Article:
Ohio Airport Deal, County Commissioner Investigated

The Lorain County prosecutor is investigating a $1.8 million airport deal engineered by former County Commissioner Michael Ross, who already faces public-corruption charges.

The Lorain County prosecutor is investigating a $1.8 million airport deal engineered by former County Commissioner Michael Ross, who already faces public-corruption charges.

Commissioners voted in 1999 to buy Midwest Air Services, the debt-ridden business that ran the airport's daily operations. Several estimates placed the business's value at no more than half what commissioners agreed to pay, possibly less.

Worse, the county could have acquired the assets for free be cause owner Ray Fuqua was in default on taxes and rent, records show.

The prosecutor's office has subpoenaed records from the title company that handled the sale and has obtained aerial maps and property records from the county auditor's office. Former members of the Lorain County Regional Airport Authority say investigators have interviewed them about the sale.

Prosecutor Dennis Will would not discuss details of the investigation. He would confirm only that "we are looking at the sale at the airport, among other things involving Mr. Ross."

Ross, 42, was indicted on seven public-corruption charges in November in relation to his work as a commissioner from 1997 through 1999. Among other acts, Ross orchestrated a property deal for friend and business associate Larry Jones, who then paid him an undisclosed amount of money, prosecutors allege.

Ross' attorney, James Burge, said he had no information about the Midwest investigation. Fuqua, who lives in Florida, insisted that he sold the county a flourishing business, but others characterize the deal as a business blunder.

In 1995, the airport authority considered buying Midwest but refused to negotiate after reviewing a report from accountants Hausser & Taylor.

The authority is the governing board of the airport, which is funded by the county. Midwest operated the airport.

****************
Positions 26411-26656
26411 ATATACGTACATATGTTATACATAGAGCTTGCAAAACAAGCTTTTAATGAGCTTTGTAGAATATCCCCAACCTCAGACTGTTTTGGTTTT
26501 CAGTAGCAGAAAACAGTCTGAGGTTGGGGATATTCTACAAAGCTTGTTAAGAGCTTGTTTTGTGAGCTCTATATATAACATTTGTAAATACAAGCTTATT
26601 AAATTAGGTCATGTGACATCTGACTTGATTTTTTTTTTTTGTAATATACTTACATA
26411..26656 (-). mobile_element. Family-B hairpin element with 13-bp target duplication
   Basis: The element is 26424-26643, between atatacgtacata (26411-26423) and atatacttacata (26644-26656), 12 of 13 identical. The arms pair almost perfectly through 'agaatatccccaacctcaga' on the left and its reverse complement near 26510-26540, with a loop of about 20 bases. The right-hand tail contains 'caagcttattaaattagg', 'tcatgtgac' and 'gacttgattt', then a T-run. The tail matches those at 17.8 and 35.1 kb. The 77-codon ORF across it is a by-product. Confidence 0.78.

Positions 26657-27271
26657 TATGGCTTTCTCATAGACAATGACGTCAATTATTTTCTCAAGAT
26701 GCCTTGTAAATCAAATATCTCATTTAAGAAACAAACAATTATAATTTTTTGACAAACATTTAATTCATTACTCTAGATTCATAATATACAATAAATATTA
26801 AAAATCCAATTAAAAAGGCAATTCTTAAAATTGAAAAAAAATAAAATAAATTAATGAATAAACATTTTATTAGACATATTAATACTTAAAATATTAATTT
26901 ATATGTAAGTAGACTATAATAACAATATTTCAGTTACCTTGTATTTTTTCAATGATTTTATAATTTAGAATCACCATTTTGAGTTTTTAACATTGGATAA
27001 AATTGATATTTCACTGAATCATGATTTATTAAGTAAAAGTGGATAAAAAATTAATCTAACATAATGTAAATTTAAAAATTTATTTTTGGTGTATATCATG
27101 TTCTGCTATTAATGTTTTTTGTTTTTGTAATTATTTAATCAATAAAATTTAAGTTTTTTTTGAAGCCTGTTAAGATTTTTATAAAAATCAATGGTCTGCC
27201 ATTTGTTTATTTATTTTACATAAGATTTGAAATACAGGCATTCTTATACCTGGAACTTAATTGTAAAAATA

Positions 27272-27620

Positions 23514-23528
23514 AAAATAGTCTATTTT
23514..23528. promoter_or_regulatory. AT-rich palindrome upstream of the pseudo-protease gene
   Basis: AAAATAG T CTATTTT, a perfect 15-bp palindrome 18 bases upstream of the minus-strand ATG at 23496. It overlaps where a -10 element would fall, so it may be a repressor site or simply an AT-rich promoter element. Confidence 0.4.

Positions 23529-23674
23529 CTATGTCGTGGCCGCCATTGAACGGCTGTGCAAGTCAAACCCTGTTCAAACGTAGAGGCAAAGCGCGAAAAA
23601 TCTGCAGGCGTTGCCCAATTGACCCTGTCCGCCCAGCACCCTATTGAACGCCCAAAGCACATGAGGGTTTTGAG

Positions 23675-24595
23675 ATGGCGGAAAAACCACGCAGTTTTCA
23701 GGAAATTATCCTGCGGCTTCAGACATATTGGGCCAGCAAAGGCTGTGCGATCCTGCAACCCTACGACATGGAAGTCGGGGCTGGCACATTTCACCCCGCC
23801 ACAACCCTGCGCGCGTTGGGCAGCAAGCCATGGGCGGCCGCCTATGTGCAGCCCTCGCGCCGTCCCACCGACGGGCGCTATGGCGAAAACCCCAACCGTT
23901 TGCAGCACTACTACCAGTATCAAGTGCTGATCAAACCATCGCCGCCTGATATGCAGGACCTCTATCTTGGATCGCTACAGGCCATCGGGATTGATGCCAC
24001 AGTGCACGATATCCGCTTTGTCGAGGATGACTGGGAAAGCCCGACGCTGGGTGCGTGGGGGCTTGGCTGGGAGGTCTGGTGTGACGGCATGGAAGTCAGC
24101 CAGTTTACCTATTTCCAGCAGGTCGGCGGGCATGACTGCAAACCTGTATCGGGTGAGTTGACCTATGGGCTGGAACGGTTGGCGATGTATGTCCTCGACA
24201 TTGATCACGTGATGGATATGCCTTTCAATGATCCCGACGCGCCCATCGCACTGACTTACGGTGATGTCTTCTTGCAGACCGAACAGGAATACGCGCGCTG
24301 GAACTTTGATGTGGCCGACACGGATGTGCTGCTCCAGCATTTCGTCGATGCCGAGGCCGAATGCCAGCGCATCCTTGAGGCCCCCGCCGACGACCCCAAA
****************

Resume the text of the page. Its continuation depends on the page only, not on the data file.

Fuqua "was asking twice as much as the consultants could justify," said authority member Terry Goode, who headed the committee that studied the deal.

A copy of the decade-old report is not available, but Goode recalls Hausser setting the value of Midwest under $900,000. Others estimated the value of the business and its buildings at $700,000 to $890,000.

Former airport authority member Carl Nielsen recalls the panel trying to talk to commissioners before the sale.

"They weren't interested in talking to us," Nielsen said.

Ross had been in favor of the airport since his first month in office. He and Fuqua had known each other for years, having worked together in 1992 on a countywide program designed to promote better government.

Commissioner Betty Blair, who voted for the sale, said Ross and former Commissioner Mary Jo Vasi convinced her that the county could save money by buying Midwest. At the time, the county was subsidizing airport operations with $240,000 a year.

"I think I went along with them rather than be opposed to it," she said.

If it was a bad deal for the county, it was great for Fuqua, a man in severe debt, records show.

Fuqua and his partner, Michael Zogleman, bought Midwest Air from Cleveland businessman Gilbert Singerman in the mid-1980s and were in financial trouble from the start, according to tax liens and Fuqua's divorce filing.

Zogleman said he and Fuqua owed Singerman more than $100,000 from the sale, though he refused to say how much they paid for the business. Zogleman later split from Fuqua and would not discuss Fuqua's financial trouble.

In the years leading up to the sale to the commissioners, records show, Fuqua was six months late on his $65,000 annual lease and owed more than $41,000 in back property taxes. In 1997, he owed the state and IRS $35,000 in delinquent taxes.

Under the lease, the airport authority could have terminated its agreement with Fuqua and repossessed the property because of his debts.

"What angers me the most was that the county could have had it for nothing," said Thomas Zaffer, a former member of the airport authority. "Why pay millions when you could have gotten it for free? Who does that?"

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